Oyo, Delta, Gombe, Akwa Ibom and Cross River states have supported a bill seeking to decentralise the negotiation on the minimum wage in the country.
Officials of the states, in separate interviews with The PUNCH on Thursday, said centralised minimum wage negotiation negated the principle of true federalism.
But state chapters of the Nigeria Labour Congress, who spoke to our correspondents, expressed anger over the bill, saying it was against interests of workers.
Recall that the bill seeking to remove the negotiation on minimum wage from the exclusive list to the concurrent list passed the second reading in the House of Representatives on Tuesday.
According to the sponsor, Garba Datti Mohammed (APC Kano), the bill is to allow both the federal and state governments to freely negotiate minimum wage “with their workers in line with our federalism.”
During the debate at plenary, Mohammed said, “Many states have not been able to implement the national minimum wage because it was imposed on them from Abuja.”
The Delta State Commissioner for Information, Mr Charles Aniagwu, in an interview with The PUNCH, said the state was in support of the bill.
He said, “To rent one room in Lagos is like renting a duplex in Ebonyi State. Why will you pay a man who goes through Lagos traffic daily and pays high transport fares, the same amount you will pay a man in another state who does not go through that?
“Allow states to pay what they can. That’s why we are talking about true federalism. You don’t sit in Abuja and fix a wage for us. Look at the issue of lecturers, after the negotiation with Federal Government, they expect state governments to implement an agreement that they are not a party to.”
It’s dead on arrival – Delta NLC
The state NLC chairman, Goodluck Ofobruku, said workers would oppose the bill. He said, “We will do whatever it takes to stop this obnoxious bill. Believe me, it is dead on arrival.”
On its part, the Akwa Ibom State Government also supported the bill saying, it would move the country towards true federalism.
The state Commissioner of Information and Strategy, Ini Ememobong, stated, “We are in support of such a bill because it shows that we are gradually moving towards true federalism where the federating units will be allowed to manage their circumstances as they deem fit.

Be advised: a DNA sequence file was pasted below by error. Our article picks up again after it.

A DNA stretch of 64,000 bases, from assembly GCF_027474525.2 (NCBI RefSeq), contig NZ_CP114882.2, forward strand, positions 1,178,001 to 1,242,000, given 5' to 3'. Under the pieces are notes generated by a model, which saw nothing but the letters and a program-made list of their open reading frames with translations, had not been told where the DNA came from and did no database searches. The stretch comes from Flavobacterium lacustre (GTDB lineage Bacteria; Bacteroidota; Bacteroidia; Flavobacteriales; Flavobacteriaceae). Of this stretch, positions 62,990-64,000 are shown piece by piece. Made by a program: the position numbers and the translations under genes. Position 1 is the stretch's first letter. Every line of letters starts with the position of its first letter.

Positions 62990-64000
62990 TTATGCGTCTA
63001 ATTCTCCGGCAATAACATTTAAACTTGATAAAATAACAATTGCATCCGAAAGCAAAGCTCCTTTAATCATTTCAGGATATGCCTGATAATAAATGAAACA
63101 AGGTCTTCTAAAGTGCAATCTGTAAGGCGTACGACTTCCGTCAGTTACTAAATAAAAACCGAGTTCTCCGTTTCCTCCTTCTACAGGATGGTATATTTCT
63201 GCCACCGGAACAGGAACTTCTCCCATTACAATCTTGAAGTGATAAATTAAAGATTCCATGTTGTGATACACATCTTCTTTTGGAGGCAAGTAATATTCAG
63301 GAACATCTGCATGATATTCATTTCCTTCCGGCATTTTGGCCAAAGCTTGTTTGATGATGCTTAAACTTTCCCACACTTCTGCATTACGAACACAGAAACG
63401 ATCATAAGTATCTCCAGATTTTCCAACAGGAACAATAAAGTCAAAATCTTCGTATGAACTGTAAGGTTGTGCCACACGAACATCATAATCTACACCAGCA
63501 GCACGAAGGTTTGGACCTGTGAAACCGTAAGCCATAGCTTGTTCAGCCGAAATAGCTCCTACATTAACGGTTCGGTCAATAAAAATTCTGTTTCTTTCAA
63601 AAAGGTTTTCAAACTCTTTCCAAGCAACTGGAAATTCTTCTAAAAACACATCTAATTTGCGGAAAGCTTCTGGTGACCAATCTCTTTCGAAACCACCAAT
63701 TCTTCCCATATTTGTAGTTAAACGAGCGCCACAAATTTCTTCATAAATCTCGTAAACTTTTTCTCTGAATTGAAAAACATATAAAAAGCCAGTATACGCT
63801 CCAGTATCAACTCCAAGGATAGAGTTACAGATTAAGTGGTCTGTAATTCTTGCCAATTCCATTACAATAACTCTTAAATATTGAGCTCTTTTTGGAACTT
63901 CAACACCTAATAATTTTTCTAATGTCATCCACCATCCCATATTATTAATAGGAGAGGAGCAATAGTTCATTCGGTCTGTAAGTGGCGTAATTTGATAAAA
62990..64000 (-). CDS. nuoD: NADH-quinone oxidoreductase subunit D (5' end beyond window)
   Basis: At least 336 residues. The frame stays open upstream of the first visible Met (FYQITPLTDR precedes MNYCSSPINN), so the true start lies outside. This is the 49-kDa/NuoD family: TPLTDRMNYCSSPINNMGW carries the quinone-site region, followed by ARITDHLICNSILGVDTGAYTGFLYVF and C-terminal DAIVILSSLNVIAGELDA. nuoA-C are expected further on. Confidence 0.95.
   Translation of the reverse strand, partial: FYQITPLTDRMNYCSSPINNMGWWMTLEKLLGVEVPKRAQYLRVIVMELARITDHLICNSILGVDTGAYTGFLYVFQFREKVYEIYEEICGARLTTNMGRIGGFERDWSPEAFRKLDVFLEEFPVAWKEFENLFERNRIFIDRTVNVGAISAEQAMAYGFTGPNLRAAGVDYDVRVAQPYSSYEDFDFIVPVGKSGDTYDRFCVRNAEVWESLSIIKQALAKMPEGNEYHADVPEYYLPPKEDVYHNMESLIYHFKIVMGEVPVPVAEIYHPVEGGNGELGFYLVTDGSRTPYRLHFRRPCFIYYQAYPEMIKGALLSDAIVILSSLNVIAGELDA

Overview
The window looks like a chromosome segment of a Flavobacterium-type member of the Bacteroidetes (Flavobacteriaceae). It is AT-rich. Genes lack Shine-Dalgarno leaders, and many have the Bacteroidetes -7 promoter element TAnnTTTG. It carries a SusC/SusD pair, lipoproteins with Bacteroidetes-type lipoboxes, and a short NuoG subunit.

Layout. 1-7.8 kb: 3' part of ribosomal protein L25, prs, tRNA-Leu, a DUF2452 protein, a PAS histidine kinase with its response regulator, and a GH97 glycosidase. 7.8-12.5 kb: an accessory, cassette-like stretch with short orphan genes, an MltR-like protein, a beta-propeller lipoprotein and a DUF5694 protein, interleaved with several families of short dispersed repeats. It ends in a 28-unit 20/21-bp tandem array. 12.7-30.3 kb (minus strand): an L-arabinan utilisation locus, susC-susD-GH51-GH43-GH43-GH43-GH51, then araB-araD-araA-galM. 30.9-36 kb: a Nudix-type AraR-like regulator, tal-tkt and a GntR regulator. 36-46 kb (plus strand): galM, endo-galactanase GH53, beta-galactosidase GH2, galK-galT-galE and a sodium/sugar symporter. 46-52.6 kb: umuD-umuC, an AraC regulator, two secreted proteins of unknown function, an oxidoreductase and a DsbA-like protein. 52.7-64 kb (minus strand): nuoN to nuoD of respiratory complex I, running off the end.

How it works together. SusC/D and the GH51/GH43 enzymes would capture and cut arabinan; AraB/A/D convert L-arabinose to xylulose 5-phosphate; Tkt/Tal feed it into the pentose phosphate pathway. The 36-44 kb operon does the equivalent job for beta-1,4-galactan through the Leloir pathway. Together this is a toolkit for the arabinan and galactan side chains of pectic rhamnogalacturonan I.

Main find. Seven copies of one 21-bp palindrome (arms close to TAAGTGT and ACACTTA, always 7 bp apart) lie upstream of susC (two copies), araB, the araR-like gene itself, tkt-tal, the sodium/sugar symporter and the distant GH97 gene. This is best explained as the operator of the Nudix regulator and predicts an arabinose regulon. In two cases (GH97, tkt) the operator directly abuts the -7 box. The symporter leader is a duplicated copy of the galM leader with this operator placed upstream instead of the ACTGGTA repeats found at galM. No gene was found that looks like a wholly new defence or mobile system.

“Gradually, I think everything will move to that point where each state government will move at its own pace.”
The Gombe State Commissioner for Information, Alhassan Ibrahim, said a differential minimum wage was the ideal wage system.
He said, “We have passed that stage in Gombe State because we have implemented the minimum wage. We support the differential system because you have to pay according to what you have. That is exactly what is happening in our local government areas now. That is the reason we couldn’t implement the minimum wage at the local government level because our funds come differently from the Federation Account.
“I think only two of our LGAs can pay minimum wage. People suggested that we should stagger the implementation and wait till when revenue improves. It is not fair to expect Gombe to pay what Lagos pays. Lagos has many sources of revenue. Its allocation is higher than ours.”
The Cross River State Commissioner for Information and Orientation, Mr Asu Okang, while supporting the bill, said states were not equally financially buoyant.
He stated, “Not all states’ finances are equal. For instance, you cannot force a state, like Cross River, whose last month’s total allocation from the federation account was N500m, to pay the same amount as a state like Akwa Ibom which got N18b.
“Even in the private sector some banks pay more than others. It allows for effectiveness and control. For us as a government, it is a popular opinion. It may not improve the finances of the state, but it will allow the government to negotiate with workers what to pay, and not what is foisted on the state. The major benefit is that the state can only pay according to its resources.”
The Oyo State Government also described the bill as a welcome development.